The following day the DSN visited us. We are given a ring binder with information and photos of the staff involved, pages about diabetes and when clinics are held etc. She showed us the insulin pen, how to load the cartridge, how to give injections. Ozzie screamed; it took two people to hold him down, one on the body, one holding his legs, while the other does his insulin in bottom. They explain that the insulin is to be given 20 minutes before breakfast and then again at teatime, but after a couple of days they realise this is not going to work with Ozzie, as he will not eat a "proper" meal, so Insulatard is given. On the Monday the dietician arrives and goes through which food he will eat and a meal plan. The after diagnosis care we received was very good. On the first night home, ready for that first injection, we had two Diabetes Specialist Nurses from the children's ward and a Paediatric Community nurse and District Nurse. Every morning, at 9 am the Paediatric community nurse would call, then at 7pm the district nurse would call. We were never alone. A list of "what ifs" was given to us on leaving the ward - if he doesn't wake up, do this, if over 25 mmol, do this, if vomiting, do this. All went well until the beginning of April when I had spent the night sleeping next to Ozzie and woke at around 6 am to a noise a bit like a horse "neighing." I carried him downstairs, still asleep, low blood sugar, arm sticking out in front of him still rigid, even after Lucozade. I phoned the ward and was told that because his blood sugars were OK to ignore it and they could not understand why I was saying his arm was rigid and stuck out. I called our surgery out- of- hours doctor, who told me they would phone another doctor who lived nearby; he arrived, just as mystified about why this arm was stuck out. Ozzie was still asleep and it was not until the District nurse came out at 9 am and saw him that we were told us to go straight to children's ward. We were told that Ozzie had had a seizure, due to the severe hypo. This alerted me to nighttime testing and I have caught many a low, he has had more seizures but nothing as major as that.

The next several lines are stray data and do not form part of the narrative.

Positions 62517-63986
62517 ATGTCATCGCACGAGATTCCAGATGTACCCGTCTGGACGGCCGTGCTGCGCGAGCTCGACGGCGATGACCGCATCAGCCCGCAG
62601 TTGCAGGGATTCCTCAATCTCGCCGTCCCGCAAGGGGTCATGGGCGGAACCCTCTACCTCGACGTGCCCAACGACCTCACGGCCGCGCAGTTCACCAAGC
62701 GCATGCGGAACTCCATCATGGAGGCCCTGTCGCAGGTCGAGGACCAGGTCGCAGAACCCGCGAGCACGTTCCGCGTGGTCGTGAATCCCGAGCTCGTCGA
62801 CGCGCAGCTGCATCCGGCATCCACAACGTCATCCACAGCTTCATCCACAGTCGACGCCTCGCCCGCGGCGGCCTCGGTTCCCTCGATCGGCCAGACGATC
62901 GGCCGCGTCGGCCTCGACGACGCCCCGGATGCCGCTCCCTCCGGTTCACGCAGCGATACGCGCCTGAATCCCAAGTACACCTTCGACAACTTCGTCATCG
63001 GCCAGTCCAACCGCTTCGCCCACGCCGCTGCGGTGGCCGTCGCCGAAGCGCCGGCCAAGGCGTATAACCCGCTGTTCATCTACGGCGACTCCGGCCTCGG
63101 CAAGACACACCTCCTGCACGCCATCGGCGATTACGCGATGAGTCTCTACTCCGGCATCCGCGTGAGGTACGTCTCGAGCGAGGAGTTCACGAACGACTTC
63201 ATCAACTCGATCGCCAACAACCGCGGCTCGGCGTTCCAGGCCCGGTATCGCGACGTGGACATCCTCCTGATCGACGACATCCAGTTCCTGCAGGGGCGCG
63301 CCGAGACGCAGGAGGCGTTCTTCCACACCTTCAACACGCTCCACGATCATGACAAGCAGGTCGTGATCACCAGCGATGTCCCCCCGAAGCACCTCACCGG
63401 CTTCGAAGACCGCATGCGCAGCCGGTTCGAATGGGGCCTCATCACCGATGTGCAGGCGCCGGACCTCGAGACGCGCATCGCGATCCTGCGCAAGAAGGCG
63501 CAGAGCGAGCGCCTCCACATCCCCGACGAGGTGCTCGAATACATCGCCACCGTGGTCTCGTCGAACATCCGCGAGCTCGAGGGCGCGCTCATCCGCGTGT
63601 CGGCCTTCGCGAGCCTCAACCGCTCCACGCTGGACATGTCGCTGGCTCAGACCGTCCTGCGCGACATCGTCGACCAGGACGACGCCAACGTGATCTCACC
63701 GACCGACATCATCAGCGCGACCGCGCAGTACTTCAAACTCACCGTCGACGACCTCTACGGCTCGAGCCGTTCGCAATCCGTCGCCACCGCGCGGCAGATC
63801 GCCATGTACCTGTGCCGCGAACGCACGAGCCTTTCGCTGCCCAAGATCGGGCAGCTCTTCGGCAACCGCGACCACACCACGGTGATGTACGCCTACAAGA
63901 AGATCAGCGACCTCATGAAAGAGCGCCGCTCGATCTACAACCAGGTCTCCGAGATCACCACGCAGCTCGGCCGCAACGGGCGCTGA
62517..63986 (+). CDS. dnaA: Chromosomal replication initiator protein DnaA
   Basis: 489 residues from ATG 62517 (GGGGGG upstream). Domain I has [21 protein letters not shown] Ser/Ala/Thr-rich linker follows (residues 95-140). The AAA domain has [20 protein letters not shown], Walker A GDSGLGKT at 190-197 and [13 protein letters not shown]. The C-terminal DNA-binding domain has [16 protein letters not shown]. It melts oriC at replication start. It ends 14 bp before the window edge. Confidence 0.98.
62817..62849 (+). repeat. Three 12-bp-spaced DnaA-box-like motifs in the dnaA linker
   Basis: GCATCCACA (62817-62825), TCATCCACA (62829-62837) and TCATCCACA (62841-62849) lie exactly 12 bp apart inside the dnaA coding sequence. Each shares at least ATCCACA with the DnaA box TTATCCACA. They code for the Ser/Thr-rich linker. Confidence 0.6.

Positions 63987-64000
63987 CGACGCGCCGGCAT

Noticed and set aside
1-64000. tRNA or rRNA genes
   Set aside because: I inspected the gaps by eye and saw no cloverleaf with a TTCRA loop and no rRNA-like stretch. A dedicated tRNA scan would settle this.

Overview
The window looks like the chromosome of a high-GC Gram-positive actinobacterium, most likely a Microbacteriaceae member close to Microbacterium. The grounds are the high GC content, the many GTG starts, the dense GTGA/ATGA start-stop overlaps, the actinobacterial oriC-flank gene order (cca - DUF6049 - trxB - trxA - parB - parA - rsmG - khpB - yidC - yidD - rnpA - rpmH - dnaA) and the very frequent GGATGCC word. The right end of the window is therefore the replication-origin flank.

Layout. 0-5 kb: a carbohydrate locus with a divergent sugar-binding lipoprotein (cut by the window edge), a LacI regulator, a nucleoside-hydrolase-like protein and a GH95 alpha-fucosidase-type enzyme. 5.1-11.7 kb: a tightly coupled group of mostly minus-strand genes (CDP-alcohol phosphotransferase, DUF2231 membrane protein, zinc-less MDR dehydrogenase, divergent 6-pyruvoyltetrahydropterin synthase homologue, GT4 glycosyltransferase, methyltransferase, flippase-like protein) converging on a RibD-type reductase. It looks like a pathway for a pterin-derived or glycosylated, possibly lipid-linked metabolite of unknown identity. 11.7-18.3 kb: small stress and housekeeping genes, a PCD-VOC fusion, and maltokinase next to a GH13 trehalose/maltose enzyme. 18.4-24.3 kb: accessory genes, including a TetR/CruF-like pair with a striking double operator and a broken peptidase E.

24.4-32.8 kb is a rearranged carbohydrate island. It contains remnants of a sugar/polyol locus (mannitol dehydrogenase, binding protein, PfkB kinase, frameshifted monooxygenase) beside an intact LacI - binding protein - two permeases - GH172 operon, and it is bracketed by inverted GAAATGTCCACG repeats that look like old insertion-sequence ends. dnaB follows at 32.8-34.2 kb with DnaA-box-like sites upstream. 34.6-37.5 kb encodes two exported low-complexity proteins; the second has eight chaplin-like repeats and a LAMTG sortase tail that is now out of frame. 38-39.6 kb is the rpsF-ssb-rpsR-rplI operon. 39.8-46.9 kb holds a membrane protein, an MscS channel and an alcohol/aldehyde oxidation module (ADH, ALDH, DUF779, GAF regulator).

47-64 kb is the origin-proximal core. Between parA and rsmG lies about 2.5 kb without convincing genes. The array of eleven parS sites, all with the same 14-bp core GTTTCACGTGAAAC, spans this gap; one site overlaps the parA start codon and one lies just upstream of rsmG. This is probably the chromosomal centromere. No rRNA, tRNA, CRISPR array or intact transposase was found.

Ozzie had some blood glucose meters, I forget the make, but they counted down from 20 seconds. The testing strips were wrapped in foil and the meters came in colours: red; yellow; white; green; blue; just a simple machine. Ozzie was given a red one, which we named after the red Teletubby called Po, then a few months later Ozzie's favourite colour was yellow, and he asked for Laa Laa, the name of the yellow Teletubby, then we got all of them and I used to ask him every day which Teletubby he wanted to do his blood glucose that day. Now he has a silver Life Scan called Molly! Don't ask why!

Talking of kids funny sayings, I have 7 kids and whenever anyone says to me how many kids do you have I always say "Seven, like the Von Trapp family." Well we have got 'The Sound of Music' DVD, Ozzie is glued to it. He watches it over and over again. The second time he watched it I said to him," you are in this" Ozzie's ears pricked up. "Seven children, like you and your brothers and sisters. Watch it and see." The Von Trapp children are all lined up, being introduced to Maria. "Where am I?" Ozzie asks, "The little one at the end I reply", "But... but" says Ozzie, with tears in his eyes, "but I'm wearing a skirt!"

I think back to 5 years ago today and what I have learnt. My GP says to me when I am panicking about things, 'Alison, remember when you brought Ozzie to me with diabetes. Your world was falling apart; you never thought that you'd manage. Now look at you, you could treat diabetes standing on your head....' Yes we, Ozzie and I, have come a long way in 5 years. Things have improved. Some days I feel as if I've spent the whole day standing on my head, but I am so proud of my diabetic boy. He has taught me many things and it's thanks to him I have made a new family in everyone here on the UK parents support list. Here's to the next "diabetic year" and all the hurdles it brings, because I'm ready for it.!

Alison & Ozzie 8yrs DX @ 3yrs 3months 5yrs ago today (mum to 6 others)

February 12, 2006



                 
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Last Updated: Sunday February 12, 2006 12:03:56